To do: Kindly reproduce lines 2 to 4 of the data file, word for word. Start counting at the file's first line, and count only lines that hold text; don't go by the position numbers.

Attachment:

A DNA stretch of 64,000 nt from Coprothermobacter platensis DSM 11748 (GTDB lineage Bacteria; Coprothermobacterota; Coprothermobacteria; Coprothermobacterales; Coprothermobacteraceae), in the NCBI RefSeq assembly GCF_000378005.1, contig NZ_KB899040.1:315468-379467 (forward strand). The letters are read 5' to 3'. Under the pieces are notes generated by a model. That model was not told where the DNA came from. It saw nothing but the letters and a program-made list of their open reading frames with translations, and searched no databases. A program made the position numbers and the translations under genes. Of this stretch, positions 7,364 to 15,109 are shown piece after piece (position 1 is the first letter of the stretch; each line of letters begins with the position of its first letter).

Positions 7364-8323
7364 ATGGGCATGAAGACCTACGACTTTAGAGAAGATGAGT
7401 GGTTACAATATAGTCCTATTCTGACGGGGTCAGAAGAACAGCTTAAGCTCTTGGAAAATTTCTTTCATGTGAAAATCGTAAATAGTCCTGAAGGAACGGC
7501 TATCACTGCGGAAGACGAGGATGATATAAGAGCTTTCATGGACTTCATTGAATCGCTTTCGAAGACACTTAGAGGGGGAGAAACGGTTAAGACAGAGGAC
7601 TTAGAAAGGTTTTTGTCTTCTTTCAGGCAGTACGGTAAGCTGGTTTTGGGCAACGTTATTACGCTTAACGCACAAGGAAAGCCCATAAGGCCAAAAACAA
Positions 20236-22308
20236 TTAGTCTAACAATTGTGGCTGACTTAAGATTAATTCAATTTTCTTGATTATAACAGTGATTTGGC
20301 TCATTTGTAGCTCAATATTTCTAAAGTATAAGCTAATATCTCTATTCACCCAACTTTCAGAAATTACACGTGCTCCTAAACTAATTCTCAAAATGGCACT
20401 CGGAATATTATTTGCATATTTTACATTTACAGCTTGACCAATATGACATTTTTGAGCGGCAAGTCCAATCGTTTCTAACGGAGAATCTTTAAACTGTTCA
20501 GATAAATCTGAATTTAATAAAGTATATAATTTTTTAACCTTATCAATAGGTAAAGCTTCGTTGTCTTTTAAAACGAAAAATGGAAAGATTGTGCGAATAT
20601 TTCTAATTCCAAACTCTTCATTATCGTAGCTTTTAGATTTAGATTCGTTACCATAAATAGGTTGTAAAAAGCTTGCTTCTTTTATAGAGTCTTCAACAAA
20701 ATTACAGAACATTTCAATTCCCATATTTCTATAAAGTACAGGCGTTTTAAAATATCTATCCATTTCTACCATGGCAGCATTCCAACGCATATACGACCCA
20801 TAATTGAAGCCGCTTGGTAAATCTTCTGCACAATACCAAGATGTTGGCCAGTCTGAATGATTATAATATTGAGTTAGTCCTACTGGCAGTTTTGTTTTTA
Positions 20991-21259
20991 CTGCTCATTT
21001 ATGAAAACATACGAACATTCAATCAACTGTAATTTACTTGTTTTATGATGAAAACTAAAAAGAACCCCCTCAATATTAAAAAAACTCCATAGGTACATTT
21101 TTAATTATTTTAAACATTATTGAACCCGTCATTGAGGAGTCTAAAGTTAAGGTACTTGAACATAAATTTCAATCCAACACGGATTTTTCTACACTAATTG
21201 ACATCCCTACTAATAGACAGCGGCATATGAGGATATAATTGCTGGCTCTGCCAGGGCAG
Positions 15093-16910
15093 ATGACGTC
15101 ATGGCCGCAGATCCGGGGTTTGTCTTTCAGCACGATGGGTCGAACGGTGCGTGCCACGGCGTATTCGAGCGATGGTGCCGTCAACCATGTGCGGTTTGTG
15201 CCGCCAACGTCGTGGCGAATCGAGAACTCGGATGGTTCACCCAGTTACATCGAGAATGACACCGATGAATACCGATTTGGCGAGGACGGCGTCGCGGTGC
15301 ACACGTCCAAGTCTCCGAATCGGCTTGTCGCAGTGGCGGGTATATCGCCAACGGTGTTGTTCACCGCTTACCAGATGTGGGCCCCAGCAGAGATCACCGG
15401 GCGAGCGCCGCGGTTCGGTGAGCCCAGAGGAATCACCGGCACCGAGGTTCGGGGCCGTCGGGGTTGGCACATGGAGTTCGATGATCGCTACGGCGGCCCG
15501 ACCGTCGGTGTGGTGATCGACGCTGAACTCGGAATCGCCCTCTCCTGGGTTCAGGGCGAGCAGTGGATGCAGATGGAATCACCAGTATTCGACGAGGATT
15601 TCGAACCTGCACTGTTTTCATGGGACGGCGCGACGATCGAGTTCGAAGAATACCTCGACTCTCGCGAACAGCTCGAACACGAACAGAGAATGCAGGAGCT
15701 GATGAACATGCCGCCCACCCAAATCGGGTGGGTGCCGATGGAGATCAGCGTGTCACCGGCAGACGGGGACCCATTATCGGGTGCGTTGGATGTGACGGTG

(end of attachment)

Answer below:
Positions 7364-8323
7364 ATGGGCATGAAGACCTACGACTTTAGAGAAGATGAGT
7401 GGTTACAATATAGTCCTATTCTGACGGGGTCAGAAGAACAGCTTAAGCTCTTGGAAAATTTCTTTCATGTGAAAATCGTAAATAGTCCTGAAGGAACGGC